Feet are impossibly heavy and soleus muscles are both cramped, you are not exactly running anymore – you’ve adjusted yourself to all the new kinds of pain in your body and it’s much more like dragging your feet the least painful way you can. You look at the ‘’35 km” sign and for a moment you hate your life. As stupid as it sounds, you start talking to yourself: “Goddamn it, Ivan. You can do this. If you can do this, nothing else can stop you.”
It’s not about the 42.195 that’s so hard about a marathon, it’s actually the last 7 that’s the closest I’ve been to experience what’s waiting for me in hell – 7 km before I experienced some of the best dopamine-endorphin-love kicks in my life. But let’s get 35 km and two years back when I started running regularly.
I can’t exactly tell you why I stared running but I remember that it was a period in my life when I was dissatisfied with my career, so I guess it was a runway. I needed a reason to get up early in the morning so I picked a 5km route in my neighborhood – half of it in a small park, and the other half – around some streets nearby. My earliest Strava record: 5km in 30 minutes – a 6min/km pace. I hit the streets every two days and it quickly became a habit – I ran exactly the same streets, entered the park on the same spot, noticed and observed the same sleepy dog owners in the park and soon discovered the first benefit of running:
When I’m running I don’t have to talk to anybody and don’t have to listen to anybody. This is a part of my day I can’t do without. – Haruki Murakami
Running can be a really satisfying meditation. It’s a stress-free, people-free zone where it’s only you and the track beneath. In an era of app notifications, multitasking-gurus and productivity bullshitters, a simple action like a 30-minute run can help you rearrange your thoughts, plan your day or just think about what’s really bothering you without checking your phone every minute, without trying to multitask (because, duh, productivity), without loosing focus (because of a Facebook status or a link or a photo).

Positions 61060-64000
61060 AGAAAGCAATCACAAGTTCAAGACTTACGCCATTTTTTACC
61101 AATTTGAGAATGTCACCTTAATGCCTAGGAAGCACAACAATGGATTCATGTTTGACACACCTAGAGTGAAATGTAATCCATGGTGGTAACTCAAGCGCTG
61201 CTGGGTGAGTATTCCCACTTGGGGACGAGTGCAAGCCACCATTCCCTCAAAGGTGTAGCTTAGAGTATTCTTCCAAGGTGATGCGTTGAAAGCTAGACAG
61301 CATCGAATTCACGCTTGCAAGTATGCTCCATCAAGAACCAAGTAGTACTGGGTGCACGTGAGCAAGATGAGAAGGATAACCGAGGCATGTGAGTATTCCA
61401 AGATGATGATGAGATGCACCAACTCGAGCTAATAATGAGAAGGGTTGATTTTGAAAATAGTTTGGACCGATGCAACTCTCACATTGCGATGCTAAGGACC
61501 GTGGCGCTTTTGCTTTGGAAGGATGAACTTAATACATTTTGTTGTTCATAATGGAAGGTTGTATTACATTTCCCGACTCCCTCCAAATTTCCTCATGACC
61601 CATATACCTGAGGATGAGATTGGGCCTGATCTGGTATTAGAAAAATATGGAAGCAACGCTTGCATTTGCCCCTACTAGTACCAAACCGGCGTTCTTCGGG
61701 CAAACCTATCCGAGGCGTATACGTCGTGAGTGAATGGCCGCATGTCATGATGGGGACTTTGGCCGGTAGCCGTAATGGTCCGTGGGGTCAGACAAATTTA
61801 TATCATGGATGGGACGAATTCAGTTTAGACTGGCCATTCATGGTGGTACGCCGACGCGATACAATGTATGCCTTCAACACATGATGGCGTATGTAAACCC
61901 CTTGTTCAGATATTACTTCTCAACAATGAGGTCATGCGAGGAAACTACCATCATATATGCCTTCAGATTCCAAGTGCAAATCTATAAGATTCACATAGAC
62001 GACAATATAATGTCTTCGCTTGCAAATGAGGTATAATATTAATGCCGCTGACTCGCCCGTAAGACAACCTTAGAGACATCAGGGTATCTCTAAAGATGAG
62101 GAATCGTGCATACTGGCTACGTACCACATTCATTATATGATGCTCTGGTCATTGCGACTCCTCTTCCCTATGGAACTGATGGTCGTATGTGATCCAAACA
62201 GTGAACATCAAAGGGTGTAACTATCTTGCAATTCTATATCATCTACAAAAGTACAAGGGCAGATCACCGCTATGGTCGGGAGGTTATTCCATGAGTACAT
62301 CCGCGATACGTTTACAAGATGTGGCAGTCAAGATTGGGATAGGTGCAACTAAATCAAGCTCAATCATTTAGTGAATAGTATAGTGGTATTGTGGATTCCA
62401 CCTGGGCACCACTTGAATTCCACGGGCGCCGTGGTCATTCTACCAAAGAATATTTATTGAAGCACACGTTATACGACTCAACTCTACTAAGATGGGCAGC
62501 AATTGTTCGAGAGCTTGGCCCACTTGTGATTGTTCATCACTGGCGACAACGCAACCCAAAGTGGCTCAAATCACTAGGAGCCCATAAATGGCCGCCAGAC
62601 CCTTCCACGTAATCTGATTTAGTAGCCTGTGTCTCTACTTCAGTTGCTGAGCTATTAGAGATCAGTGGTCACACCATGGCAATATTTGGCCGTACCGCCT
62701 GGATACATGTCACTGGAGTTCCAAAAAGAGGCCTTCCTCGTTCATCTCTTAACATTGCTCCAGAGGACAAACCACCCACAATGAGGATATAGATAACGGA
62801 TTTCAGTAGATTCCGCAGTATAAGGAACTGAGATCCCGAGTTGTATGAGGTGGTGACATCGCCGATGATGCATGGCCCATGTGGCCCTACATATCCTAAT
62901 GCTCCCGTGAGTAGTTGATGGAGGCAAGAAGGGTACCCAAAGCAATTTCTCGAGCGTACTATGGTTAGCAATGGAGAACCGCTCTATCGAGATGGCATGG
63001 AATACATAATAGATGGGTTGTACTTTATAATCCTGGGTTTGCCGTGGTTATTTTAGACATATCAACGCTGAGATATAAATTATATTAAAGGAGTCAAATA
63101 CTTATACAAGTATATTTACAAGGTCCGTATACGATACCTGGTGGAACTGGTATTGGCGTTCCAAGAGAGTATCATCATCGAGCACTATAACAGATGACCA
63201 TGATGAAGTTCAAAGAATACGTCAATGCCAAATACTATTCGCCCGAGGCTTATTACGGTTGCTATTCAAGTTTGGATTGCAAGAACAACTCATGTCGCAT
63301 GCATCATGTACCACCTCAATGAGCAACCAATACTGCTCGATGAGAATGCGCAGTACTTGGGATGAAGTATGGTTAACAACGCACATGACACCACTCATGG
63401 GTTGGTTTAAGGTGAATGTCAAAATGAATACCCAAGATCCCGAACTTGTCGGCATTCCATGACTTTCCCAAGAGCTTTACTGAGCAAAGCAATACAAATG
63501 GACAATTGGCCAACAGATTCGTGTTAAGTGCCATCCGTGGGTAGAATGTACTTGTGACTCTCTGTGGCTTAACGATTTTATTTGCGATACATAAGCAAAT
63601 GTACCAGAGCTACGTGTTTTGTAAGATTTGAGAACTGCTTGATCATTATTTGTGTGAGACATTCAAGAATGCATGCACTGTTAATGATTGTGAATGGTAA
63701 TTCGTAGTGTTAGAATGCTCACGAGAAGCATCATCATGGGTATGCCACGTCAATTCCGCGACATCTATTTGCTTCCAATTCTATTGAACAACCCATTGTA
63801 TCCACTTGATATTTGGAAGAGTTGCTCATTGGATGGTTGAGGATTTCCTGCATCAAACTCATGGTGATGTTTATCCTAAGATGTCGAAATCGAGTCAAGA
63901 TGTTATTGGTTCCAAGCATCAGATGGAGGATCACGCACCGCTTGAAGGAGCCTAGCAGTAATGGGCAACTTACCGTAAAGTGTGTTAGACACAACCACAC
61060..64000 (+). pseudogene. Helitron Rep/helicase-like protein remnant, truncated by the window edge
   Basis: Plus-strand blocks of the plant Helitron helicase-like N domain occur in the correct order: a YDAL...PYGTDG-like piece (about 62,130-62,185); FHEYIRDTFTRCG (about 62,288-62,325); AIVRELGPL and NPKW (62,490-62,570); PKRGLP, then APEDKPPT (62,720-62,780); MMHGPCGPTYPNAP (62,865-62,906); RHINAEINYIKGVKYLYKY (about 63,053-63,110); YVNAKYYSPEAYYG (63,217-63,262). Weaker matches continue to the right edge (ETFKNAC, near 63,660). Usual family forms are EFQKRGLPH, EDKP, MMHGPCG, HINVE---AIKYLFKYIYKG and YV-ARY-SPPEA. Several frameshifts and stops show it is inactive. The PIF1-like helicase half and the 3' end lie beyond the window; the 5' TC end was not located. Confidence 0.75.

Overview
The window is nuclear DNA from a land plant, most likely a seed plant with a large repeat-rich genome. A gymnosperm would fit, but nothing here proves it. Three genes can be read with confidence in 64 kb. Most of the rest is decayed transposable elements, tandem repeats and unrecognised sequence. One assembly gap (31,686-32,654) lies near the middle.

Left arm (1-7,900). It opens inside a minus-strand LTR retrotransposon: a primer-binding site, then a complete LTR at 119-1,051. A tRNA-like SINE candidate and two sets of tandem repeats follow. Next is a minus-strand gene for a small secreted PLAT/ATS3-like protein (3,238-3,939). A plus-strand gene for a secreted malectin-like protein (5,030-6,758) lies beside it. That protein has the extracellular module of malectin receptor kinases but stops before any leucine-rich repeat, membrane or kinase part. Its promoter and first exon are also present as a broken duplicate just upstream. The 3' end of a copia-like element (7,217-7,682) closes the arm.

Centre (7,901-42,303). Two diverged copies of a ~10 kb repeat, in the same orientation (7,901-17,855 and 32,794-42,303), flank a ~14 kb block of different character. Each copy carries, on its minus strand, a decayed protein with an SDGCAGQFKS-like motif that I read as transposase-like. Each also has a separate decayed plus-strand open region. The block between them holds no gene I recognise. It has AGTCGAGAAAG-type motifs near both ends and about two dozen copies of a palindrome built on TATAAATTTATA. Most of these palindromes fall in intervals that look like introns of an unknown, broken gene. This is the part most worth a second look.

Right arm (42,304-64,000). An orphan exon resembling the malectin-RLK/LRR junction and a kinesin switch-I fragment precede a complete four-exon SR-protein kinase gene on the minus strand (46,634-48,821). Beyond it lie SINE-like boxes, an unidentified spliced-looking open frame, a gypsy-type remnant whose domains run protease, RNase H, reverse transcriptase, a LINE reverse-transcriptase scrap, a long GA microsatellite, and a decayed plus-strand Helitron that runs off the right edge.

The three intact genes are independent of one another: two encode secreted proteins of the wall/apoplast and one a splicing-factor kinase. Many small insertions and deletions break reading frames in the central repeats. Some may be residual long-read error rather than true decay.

That doesn’t mean that I don’t take my smartphone with me when running. In fact, I feel I’m taking the most out of my smartphone when I’m running.
Of course I started by tracking my weekly runs – first on Runkeeper, but soon I switched to Strava – my running app choice up to this day. You might check Nike+ too if you don’t mind branded content. But if you tell me that your grandma didn’t use apps to map her runs, I’d tell you that she might feel sad about that. Running apps visualize your progress, they help you plan and and observe when preparing for an event and they do the annoying math for you – because every aspiring runner will soon find the importance of pace.
In fact, my Strava map inspired me to create my own route. Up to this day I do my weekly run on the same 60%/40% trail/road route in Borisova park. Thanks to my app I mapped my route and at each point of my run I know how much I’ve run without looking at my phone.
Music is another cross point between running and smartphone-ing. One hour of running is great to discover new music without the distractions of browsing, working, etc. Here comes Spotify and you should check Your Running Mix at least once – the feature detects your pace and creates a mix based on it including songs by your favorite artists.
Try e-books and podcasts too. You’ll be surprised at how much information you can absorb when listening. I have listened to most Tim Ferriss’s podcast episodes on my runs. Before that I was able to follow and complete the first season of Gimlet Media’s Startup Show one episode at a run. For Podcasts I recommend the Podcast Republic app.
Anyway, technology fosters isolation and while running can be perfectly practiced alone, it was when I discovered running with other people when I took my passion to the next level.
It was the summer of 2015 and I was already running regularly on my 10k route in Borisova. I told Rumen about my routine and one Wednesday he joined me. The next Wednesday another friend of ours joined us and soon 4-5 of us became regular early Wednesday runners. My habit became our habit and soon we created our Facebook group – a tiny runners’ nano-society of 25 people (and no, not all of them know each other) sharing the passion. 25 may be close to nothing, but thanks to it:
- Some of us started running regularly and improved their performance
- A friend of ours ran his first 20k motivated by our group efforts
- Another friend completed her first competition only few months after she began running at all.
It’s a ‘boomerang’ inspiration – inspiring others motivates you when you’re low. You can join Wednesday Runners too 😉
Since we created the group, we started running together more often than before – I rarely run alone anymore actually. Although different people joined us on our Wednesday jogs, a core team of four of us emerged – Nikola, Emil, Rumen and me. It was in late 2015 that we promised each other to run a marathon together in 2016…
The Summer Before a Marathon
If the last 7km is the worst part of a marathon, then the summer before it is the best. The marathon inspired me to train regularly, lead a healthier lifestyle (oh, okay, at least a month before the race) and also explore new places and celebrate friendship.Although the four of us are long-time friends, the shared goal brought a new layer of our friendship – we took on a challenge together for the first time and as running may seem to be a solo-sport, we felt it as a team effort.